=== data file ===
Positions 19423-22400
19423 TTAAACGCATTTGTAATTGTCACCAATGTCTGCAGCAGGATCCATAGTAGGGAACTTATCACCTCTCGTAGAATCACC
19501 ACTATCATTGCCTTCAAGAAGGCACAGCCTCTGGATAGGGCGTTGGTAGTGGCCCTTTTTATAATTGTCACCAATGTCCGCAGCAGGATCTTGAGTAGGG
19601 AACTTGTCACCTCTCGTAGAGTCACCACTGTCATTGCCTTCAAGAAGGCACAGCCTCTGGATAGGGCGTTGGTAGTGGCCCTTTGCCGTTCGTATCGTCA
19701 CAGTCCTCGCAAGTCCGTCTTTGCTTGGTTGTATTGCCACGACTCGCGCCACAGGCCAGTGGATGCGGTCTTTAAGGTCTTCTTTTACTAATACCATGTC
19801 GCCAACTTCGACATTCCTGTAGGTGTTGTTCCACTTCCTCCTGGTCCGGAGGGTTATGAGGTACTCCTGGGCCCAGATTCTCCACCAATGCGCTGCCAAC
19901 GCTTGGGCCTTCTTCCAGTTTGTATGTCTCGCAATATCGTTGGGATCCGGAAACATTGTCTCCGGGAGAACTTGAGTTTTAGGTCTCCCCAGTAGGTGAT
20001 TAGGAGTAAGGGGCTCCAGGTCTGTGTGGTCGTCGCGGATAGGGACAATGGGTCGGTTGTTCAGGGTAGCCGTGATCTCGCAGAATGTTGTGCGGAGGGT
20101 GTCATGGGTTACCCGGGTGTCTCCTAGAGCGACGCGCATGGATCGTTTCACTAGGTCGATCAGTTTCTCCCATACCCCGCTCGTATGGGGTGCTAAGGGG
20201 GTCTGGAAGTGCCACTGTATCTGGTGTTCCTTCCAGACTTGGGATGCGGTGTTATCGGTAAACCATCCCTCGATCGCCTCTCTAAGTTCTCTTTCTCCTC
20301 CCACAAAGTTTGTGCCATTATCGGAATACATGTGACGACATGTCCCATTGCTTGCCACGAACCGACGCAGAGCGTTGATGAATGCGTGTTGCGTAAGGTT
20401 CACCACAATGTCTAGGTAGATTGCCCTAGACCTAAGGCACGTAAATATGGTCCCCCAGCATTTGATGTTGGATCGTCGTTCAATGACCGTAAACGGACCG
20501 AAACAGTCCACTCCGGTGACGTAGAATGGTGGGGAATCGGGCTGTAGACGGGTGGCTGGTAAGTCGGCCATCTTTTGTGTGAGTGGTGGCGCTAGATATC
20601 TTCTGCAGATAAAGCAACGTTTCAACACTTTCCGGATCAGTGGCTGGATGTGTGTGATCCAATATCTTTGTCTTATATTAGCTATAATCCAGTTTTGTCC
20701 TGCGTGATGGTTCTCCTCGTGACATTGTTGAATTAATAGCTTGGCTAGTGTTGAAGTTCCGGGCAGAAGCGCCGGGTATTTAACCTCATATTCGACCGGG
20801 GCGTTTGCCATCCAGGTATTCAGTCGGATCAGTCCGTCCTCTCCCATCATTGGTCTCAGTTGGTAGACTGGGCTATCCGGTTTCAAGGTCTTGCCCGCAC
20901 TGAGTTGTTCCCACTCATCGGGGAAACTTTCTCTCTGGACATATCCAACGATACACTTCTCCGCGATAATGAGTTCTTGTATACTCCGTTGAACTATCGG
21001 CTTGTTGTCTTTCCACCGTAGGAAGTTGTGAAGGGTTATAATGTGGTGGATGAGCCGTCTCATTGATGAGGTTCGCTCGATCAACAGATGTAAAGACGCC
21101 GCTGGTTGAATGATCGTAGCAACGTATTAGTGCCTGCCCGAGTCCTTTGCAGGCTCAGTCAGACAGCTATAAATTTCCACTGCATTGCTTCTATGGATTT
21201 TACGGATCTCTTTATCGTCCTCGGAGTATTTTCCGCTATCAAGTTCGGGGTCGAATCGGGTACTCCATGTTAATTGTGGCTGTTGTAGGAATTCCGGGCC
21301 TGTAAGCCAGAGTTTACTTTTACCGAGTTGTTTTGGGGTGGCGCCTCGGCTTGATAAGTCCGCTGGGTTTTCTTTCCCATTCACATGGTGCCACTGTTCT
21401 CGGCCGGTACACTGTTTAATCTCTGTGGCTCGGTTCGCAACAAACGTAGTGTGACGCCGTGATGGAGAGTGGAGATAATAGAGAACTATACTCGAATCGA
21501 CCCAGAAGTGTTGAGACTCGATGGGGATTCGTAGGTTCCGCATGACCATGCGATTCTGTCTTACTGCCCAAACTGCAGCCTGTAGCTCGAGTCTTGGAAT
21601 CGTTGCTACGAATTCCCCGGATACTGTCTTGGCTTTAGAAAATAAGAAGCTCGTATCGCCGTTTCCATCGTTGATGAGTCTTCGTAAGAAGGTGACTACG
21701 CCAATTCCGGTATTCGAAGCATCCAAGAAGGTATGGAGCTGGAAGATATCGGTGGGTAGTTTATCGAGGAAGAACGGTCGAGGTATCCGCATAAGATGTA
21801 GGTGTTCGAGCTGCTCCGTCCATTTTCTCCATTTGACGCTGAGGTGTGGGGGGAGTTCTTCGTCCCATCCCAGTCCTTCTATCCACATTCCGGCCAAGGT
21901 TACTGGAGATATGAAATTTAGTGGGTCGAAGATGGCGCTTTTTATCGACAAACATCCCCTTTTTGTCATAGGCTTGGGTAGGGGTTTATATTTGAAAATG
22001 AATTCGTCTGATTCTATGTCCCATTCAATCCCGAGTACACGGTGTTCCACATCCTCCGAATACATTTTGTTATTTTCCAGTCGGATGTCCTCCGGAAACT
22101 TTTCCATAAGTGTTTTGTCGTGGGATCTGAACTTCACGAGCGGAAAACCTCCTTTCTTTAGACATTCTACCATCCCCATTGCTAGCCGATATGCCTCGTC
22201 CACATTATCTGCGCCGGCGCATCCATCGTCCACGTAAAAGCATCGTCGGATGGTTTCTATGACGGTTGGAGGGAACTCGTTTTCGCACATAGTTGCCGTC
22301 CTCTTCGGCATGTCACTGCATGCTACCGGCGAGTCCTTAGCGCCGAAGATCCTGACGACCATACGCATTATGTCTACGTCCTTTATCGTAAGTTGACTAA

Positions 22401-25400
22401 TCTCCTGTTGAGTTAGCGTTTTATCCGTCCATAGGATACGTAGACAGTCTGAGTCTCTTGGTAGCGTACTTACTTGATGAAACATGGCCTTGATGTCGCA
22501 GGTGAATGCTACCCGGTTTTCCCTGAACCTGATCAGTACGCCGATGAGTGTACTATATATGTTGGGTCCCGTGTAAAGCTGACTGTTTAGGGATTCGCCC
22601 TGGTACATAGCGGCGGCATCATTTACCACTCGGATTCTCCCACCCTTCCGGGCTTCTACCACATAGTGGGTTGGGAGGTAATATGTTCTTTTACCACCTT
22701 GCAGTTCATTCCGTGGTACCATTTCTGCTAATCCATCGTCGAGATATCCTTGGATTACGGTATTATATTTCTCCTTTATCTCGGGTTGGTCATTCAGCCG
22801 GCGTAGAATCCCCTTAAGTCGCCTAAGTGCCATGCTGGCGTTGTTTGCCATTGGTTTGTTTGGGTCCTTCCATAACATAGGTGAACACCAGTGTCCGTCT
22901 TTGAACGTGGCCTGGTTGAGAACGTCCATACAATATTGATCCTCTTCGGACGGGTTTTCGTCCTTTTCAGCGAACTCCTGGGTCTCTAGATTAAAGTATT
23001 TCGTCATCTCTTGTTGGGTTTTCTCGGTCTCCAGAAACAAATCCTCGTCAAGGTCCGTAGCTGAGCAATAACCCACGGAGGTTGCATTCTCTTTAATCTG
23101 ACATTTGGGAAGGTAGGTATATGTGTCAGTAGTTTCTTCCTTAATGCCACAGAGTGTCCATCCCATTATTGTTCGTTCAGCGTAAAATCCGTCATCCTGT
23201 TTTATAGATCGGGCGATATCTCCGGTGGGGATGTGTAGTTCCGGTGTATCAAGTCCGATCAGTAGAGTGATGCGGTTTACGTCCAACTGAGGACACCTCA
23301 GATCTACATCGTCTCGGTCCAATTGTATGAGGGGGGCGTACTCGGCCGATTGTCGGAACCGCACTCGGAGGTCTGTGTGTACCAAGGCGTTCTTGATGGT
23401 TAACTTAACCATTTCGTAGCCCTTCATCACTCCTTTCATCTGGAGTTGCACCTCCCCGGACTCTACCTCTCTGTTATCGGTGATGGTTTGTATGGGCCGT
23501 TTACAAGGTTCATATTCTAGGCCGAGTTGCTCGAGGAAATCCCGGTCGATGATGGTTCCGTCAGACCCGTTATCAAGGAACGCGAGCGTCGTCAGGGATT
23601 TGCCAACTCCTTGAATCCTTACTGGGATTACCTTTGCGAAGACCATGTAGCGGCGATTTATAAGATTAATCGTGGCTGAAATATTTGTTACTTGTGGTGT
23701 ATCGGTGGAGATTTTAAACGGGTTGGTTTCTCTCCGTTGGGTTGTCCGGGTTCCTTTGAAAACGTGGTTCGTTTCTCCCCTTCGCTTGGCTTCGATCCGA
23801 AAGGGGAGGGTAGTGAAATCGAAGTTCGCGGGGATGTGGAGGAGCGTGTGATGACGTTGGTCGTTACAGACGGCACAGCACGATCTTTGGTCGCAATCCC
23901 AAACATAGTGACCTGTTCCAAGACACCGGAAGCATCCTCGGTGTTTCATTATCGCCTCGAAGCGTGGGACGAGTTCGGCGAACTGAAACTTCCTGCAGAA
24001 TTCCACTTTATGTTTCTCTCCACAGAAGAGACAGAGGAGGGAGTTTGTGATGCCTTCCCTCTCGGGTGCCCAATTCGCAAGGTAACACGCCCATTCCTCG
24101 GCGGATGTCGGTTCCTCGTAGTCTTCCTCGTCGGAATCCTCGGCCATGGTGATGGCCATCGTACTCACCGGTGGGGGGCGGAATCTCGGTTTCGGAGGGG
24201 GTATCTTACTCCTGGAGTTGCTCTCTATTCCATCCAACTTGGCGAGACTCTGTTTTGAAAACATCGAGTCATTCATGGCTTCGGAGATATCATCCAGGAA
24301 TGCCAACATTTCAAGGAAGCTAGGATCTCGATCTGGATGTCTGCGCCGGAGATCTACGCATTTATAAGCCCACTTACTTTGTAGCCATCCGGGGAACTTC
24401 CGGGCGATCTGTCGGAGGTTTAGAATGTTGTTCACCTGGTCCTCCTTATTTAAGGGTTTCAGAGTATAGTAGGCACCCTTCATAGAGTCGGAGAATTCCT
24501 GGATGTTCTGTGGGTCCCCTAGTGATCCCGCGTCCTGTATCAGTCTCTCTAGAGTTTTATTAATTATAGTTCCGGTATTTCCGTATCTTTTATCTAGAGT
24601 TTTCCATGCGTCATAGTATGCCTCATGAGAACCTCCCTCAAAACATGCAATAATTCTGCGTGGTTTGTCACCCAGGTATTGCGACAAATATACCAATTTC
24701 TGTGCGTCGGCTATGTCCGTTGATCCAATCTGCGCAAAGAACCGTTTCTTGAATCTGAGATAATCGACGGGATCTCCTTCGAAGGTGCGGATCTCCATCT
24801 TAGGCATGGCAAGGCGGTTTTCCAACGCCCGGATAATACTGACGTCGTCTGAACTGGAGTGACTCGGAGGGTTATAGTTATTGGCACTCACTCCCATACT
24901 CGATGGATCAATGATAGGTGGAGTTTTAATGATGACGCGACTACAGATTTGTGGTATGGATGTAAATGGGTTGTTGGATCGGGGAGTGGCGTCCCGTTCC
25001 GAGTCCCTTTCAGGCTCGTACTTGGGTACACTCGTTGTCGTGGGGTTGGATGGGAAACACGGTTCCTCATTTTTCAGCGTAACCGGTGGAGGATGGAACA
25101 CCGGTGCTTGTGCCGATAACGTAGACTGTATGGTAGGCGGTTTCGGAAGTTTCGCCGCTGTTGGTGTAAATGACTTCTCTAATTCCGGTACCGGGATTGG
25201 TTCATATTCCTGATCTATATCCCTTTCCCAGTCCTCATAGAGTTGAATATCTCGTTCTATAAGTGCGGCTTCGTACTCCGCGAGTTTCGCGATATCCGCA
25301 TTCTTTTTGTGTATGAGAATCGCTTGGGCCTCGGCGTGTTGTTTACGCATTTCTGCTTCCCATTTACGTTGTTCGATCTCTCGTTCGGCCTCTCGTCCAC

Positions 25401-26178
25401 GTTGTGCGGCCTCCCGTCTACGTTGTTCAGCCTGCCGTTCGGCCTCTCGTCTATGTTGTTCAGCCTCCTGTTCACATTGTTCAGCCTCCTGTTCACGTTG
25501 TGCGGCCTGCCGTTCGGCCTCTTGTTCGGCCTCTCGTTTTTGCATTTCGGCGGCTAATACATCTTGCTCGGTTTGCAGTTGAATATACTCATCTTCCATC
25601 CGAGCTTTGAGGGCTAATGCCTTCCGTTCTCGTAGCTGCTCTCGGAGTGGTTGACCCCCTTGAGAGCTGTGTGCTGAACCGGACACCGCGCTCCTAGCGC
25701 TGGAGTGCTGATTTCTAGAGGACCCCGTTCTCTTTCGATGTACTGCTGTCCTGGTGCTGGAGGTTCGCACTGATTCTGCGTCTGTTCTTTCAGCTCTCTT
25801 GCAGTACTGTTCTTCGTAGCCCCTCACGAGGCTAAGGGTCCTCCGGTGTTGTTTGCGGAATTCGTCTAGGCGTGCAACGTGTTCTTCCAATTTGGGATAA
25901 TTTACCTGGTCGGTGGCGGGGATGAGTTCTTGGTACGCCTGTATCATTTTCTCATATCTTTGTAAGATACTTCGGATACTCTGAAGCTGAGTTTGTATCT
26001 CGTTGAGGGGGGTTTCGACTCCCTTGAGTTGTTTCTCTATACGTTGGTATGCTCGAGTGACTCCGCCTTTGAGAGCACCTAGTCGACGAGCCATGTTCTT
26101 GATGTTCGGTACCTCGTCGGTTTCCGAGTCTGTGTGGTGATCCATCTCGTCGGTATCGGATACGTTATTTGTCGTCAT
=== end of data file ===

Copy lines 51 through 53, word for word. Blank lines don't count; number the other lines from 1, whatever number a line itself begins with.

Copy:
24201 GTATCTTACTCCTGGAGTTGCTCTCTATTCCATCCAACTTGGCGAGACTCTGTTTTGAAAACATCGAGTCATTCATGGCTTCGGAGATATCATCCAGGAA
24301 TGCCAACATTTCAAGGAAGCTAGGATCTCGATCTGGATGTCTGCGCCGGAGATCTACGCATTTATAAGCCCACTTACTTTGTAGCCATCCGGGGAACTTC
24401 CGGGCGATCTGTCGGAGGTTTAGAATGTTGTTCACCTGGTCCTCCTTATTTAAGGGTTTCAGAGTATAGTAGGCACCCTTCATAGAGTCGGAGAATTCCT